Nothing Venture, NOT "nothing ventured". What is a "nothing" venture ? Perhaps the title is meant to be ironic, since the film is a fantasy. An old man is writing, correcting his words as he goes "It was a lovely day in June, when three boys, funnily enough named Tom, Dick and Harry were walking across the sand between Penforth and Bywater, looking for adventure" Out of nowhere the boys pop up. "We heard you were writing a new book and thought you'd like to include us in it again". So this is a surreal world which exists in the imagination, as if frozen forever in time. So much for the sentimental nostalgia, laid on with a shovel. It's not reality, even though it resembles an idealized England that a fortunate few were lucky enough to experience, for a time. This film was released in 1948 by British Lion and Elstree Independent, and made in Viking Studios of Kensington. None of which now exist But boys of a certain vintage will swoon, transported back to childhoods long past. Delicious escapist dreams! Tom, Dick and Harry were acted by "The Artemus Boys", Philip, Peter and Jackie, who may or may not have been brothers, since they don't look genetically related, and speak with wildly differing accents One is definitely northern, with vowels as wide as the horizon, though the story is set somewhere on the south coast (Penforth and Bywater don't exist in the same vicinity). But Tom, Dick and Harry cycle off on gearless bikes, through a quaint old town, through fields and up steep hills, to a tower with a view over several counties, approached through Norfolk Island pines The boys overhear some men discussing "the Boss" Just as villains in Enid Blyton are easy to spot because they're not white, these men must be villains because they drive a big car. What are they doing in this remote spot? Is Michael, a "flatfoot" in a trench coat on their trail? If so, why is he whistling loudly so all can hear ? Fortuitously, a lady gets knocked off her horse and Michael drives her and the boys back to her place, Diana's extremely wealthy, and a horse breeder, but she and Michael, rather too posh to be a cop, hit it off "This isn't going to turn into a love story? says one of the boys squeamishly. Michael, Diana and the boys head off to SoutHEMpton (Diana's accent),stopping off first in a fancy hotel,with a dance band. The two older boys wear tuxes They can''t order food – the menu's in French. The younger boy gets a job as a busboy to spy on the villains, who are staying in the hotel. Next day, they're down at the docks, where the Queen Mary is docking. Great scene, artistically shot, with music that sounds like parody Elgar though it's the best part of the whole soundtrack The villains are smuggling a secret weapon. The stiff upper lip earnestness is a satire on the militaristic mindset left over from the war that's just ended, but lives on in "boy's magazines". Hence big words are spoken syllable by syllable with histrionic exaggeration. Diana doesn't turn up at a race meeting but her horse box does. She's been kidnapped by the villains, one of whom has "ways of making people talk", because he ran a concentration camp during the war (I kid you not!) Diana's Dad is a scientist who knows secret inventions. Luckily one of the boys followed the horsebox and scribbles a clue in chalk for the others to find Diana and Dad head to a secret underground chamber beneath the tower Daddy blows up the secret weapon and Diana embraces Michael. "It did turn out a love story after all" The author reappears "Good bye old chaps, perhaps we'll meet again" The boys are sen walking back towards the horizon at the beach, whence they came. The Artemus boys made one previous film The Great Escapade in 1947 for the same director, John Baxter, with a script by the same writer, Geoffrey Orme, and then seem to have disappeared Perhaps they're still around, in their 80's but they'll remain forever young in Nothing Venture.. The eldest boy had star quality, and was very personable. Baxter and Orme had rather longer careers, Orme writing a segment for Dr Who, in the 60's. I loved Nothing Venture because of its tongue in cheek good humour, and the shots of a lost England,where people cycle through quaint countryside, and class divisions are entrenched, though the Artemus boys, Diana and Michael break down stereotypes The music was by Kennedy Russell, who wrote for film.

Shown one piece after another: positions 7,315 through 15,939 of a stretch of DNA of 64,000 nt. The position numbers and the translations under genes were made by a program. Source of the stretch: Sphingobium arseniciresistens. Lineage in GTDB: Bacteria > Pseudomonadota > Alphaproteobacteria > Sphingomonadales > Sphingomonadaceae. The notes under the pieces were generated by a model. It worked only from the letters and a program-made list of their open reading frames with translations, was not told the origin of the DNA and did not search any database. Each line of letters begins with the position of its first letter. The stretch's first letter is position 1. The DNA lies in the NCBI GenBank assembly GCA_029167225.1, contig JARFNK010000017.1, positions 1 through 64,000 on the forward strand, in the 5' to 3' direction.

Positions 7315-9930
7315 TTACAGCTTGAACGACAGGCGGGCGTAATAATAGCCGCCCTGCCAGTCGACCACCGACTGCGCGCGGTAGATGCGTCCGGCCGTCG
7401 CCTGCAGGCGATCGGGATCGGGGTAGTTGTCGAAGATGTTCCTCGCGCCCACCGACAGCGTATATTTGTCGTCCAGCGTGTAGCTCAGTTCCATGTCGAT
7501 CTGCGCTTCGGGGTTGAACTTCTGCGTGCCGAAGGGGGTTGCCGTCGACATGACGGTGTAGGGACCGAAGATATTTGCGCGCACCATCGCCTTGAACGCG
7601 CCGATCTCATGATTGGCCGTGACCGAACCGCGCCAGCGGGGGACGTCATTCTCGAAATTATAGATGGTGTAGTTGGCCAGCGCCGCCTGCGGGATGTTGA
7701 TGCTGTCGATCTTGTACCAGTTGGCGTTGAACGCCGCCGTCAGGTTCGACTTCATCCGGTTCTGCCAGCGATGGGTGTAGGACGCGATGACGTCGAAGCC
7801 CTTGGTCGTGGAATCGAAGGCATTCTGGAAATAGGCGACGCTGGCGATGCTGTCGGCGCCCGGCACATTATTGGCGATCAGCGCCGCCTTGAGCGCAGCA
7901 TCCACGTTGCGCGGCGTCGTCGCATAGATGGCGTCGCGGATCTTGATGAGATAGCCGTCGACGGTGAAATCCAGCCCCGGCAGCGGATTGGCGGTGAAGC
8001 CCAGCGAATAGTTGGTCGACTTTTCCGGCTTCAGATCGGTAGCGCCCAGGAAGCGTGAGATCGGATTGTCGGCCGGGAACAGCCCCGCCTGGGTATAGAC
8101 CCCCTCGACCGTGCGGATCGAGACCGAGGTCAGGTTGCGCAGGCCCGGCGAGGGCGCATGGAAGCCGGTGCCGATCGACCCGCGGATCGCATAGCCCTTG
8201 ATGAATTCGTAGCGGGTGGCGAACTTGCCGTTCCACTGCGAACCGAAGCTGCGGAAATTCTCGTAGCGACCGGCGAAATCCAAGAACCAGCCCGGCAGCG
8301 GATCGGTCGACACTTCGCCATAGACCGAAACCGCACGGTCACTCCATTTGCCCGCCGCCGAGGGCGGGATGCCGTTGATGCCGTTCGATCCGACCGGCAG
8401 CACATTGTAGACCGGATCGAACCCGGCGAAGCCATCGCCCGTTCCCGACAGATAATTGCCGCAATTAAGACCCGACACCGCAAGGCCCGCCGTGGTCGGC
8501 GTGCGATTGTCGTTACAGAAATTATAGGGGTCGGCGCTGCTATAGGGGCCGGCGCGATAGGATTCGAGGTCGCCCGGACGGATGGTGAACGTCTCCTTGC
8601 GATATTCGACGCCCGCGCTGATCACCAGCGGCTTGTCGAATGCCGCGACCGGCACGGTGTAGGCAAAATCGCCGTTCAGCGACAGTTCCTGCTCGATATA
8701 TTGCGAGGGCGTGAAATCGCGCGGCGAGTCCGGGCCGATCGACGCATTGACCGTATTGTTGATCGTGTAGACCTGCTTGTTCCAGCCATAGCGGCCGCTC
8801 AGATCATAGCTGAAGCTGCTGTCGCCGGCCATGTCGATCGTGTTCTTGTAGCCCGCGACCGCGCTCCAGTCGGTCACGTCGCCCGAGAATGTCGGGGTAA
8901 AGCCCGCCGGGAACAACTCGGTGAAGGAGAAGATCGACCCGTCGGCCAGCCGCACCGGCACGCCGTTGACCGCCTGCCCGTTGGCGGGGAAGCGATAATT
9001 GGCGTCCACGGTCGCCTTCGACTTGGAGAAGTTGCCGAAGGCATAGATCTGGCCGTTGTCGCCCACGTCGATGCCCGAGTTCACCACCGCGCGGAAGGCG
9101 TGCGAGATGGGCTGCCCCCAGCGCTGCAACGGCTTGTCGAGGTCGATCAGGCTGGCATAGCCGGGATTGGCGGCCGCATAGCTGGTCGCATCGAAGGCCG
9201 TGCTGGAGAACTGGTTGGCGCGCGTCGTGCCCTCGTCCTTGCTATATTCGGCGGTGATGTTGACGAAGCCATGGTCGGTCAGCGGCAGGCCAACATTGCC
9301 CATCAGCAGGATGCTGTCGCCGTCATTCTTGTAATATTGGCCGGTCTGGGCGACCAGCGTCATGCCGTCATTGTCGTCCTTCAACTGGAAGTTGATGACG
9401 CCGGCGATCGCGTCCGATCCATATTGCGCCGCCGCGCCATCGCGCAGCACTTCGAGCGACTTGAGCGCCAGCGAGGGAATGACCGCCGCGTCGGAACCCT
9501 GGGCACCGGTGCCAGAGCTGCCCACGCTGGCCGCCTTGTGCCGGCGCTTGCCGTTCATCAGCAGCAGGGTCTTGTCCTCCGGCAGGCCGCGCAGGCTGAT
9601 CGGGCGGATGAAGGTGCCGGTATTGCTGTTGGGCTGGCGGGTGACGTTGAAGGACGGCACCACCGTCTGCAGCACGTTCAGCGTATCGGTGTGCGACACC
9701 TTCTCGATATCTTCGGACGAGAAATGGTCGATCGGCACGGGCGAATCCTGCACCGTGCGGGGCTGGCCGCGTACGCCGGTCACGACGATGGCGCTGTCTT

From its origins as a coarse dance instrument to a symbol of courage and defiance, the cello has inspired so many of the west’s greatest composers and performers“Why write for a violin when there is the cello?” asked Rachmaninov. There is something peculiarly lovable about the cello, with its tenor radiance, narrow waist, gleaming shoulders and back of flaming maple: to play it you must embrace it, and its resonating chamber rests upon your heart. Rostropovich captured that warm physical connection when he recalled that as a tired boy he would lie the cello on its side and “squeeze my backside into the carved dip near the f-holes”. Dvořák said that its upper register “squeaks and the lower growls”, but for Ernest Bloch it was a voice “vaster and deeper than any spoken language”.For Anthony Trollope it was “the saddest of instruments”; indeed, it has acquired the role of chief mourner, a long way from its beginnings as a dance-band bass. It was a cellist who performed at the memorial for the Paris terrorist attacks in 2015, and another, Yo-Yo Ma, who commemorated the 10th anniversary of 9/11, with solo Bach. Think of Elgar’s famous concerto, or Fauré’s funereal Élégie: the instrument is now synonymous with sorrowful eloquence. Continue reading...